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IN THE SUPREME COURT OF APPEALS OF WEST VIRGINIA
September 1999 Term
STATE OF WEST VIRGINIA, EX REL.,
DEPARTMENT OF HEALTH AND HUMAN
RESOURCES, BY DEBRA KAY SCHWAB,
INDIVIDUALLY, AND AS HER SUBROGEE,
Plaintiff below, Appellee,
JEFFREY WILLIAM SCHWAB,
Defendant below, Appellant.
Appeal from the Circuit Court of Harrison County
Hon. Thomas A. Bedell
Civil Action No. 79-C-756-2
REVERSED AND REMANDED
Submitted: September 22, 1999
Filed: December 13, 1999
D. J. Romino II, Esq.
Scot S. Dieringer, Esq.
Clarksburg, West Virginia
Clarksburg, West Virginia
Attorney for Department of
Attorney for Appellant
Health and Human Resources
The Opinion of the Court was delivered PER CURIAM.
JUDGE FRED RISOVICH, II, sitting by special assignment.
JUSTICE SCOTT did not participate
SYLLABUS BY THE COURT
1. In reviewing challenges to findings made by a family law master that
were also adopted by a circuit court, a three-pronged standard of review is applied. Under
these circumstances, a final equitable distribution order is reviewed under an abuse of
discretion standard; the underlying factual findings are reviewed under a clearly erroneous
standard; and questions of law and statutory interpretations are subject to a de novo review.
Syllabus Point 1, Burnside v. Burnside, 194 W.Va. 263, 460 S.E.2d 264 (1995).
2. Although courts should not set aside default judgments or dismissals
without good cause, it is the policy of the law to favor the trial of all cases on their merits.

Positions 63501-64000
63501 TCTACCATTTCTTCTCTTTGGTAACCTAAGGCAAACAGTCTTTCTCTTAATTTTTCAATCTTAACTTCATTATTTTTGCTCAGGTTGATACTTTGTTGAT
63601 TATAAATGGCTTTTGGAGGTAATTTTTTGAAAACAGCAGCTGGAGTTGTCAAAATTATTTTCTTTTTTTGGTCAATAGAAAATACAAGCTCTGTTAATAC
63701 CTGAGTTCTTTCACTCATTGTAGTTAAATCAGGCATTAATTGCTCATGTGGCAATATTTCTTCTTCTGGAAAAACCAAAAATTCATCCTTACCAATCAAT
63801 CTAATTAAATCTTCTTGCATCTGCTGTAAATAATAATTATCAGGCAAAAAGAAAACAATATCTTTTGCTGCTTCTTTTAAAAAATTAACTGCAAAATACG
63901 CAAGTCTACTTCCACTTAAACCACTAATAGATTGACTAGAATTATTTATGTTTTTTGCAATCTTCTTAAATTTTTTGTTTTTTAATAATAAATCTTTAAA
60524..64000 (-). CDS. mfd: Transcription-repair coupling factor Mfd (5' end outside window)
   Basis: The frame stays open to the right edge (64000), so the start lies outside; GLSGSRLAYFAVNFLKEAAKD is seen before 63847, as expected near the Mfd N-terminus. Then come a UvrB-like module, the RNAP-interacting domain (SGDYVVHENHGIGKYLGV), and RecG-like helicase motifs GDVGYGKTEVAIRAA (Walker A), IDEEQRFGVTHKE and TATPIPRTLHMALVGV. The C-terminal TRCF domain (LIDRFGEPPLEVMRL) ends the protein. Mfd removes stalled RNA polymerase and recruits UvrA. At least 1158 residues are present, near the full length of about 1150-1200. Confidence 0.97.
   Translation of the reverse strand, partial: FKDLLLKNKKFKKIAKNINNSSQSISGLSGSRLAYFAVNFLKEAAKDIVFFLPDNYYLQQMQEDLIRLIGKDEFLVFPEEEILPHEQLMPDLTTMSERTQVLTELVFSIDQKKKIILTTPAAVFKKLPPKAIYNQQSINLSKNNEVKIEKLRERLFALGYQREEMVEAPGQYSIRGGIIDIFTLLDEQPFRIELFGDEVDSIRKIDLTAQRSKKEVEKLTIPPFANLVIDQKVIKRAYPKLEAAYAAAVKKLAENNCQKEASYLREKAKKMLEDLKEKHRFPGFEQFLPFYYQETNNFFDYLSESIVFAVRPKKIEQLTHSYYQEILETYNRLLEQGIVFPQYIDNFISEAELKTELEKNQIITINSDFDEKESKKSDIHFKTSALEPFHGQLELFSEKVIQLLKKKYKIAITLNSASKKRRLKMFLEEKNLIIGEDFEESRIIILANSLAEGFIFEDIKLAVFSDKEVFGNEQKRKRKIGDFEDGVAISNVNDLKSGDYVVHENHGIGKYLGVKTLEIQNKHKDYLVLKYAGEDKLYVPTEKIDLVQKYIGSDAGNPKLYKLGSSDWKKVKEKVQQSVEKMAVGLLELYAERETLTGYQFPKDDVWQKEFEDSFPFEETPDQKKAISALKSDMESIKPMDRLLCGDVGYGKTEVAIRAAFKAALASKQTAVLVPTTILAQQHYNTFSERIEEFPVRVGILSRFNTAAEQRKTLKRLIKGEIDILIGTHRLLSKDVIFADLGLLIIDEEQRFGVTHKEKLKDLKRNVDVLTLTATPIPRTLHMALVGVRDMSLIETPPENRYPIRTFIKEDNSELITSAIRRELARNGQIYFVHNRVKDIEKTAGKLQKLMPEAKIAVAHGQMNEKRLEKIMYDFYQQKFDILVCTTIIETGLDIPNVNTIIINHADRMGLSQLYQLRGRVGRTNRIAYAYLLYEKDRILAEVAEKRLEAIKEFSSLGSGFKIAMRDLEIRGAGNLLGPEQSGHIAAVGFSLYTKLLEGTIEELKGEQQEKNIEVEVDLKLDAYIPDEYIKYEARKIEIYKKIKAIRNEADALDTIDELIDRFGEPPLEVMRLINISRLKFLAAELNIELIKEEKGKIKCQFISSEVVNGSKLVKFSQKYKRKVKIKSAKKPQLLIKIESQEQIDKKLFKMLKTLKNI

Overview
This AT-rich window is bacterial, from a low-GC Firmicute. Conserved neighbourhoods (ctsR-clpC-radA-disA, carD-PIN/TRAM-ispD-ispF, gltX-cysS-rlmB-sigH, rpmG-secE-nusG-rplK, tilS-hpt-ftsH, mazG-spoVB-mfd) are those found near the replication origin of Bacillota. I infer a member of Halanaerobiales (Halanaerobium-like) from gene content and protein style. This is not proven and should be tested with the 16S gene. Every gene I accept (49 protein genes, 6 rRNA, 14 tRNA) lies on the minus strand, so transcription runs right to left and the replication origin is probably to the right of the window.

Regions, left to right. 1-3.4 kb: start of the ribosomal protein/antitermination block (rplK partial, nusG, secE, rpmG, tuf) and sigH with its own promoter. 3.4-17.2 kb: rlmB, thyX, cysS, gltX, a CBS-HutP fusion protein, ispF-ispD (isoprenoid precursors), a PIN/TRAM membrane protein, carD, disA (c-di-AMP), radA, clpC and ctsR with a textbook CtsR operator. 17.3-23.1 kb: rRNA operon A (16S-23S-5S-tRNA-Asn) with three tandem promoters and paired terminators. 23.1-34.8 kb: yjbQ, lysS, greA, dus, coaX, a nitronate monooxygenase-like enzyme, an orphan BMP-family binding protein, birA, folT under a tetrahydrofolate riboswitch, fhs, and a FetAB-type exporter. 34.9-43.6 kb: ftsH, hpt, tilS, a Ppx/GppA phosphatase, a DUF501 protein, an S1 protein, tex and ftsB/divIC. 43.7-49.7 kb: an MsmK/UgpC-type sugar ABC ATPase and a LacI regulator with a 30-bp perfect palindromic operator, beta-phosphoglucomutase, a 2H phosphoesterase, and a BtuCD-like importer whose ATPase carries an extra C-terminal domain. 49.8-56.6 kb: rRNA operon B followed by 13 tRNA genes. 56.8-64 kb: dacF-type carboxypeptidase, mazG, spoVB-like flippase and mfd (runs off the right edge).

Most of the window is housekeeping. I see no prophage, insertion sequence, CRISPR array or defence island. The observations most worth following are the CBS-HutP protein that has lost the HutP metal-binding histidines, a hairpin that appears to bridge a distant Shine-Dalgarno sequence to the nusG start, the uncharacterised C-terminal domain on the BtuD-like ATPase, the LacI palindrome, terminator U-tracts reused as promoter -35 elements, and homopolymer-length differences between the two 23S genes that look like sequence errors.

Syllabus Point 2, McDaniel v. Romano, 155 W.Va. 875, 190 S.E.2d 8 (1972).
3. The Rules of Civil Procedure pertaining to the setting aside of default
judgments should be liberally construed in order to provide the relief from onerous
consequences of default judgments. Syllabus Point 2, Parsons v. McCoy, 157 W.Va. 183,
202 S.E.2d 632 (1973).
This case involves an appeal of an August 18, 1998 order of the Circuit Court
of Harrison County. The appellant, Jeffrey Schwab (Schwab), seeks reversal of the circuit
court's order that requires him to pay back child support accrued over a period of
approximately 13 years. Following our review of the record and briefs, we reverse.
In October of 1973, Schwab married Debra Kay Schwab. In December of
1974, Debra Kay Schwab gave birth to the couple's only child. The parties were divorced
in December of 1979. Pursuant to the divorce decree, Schwab was ordered to pay $100.00
per month for child support.
Schwab left the State of West Virginia, eventually taking up residence in
California, and had no contact with Debra Kay Schwab for approximately 19 years. No child
support was paid.
Following her separation from Schwab, Debra Kay Schwab had more children.
In February of 1998, Debra Kay Schwab sought financial assistance from the West Virginia
Department of Health and Human Resources (DHHR). When the DHHR was made aware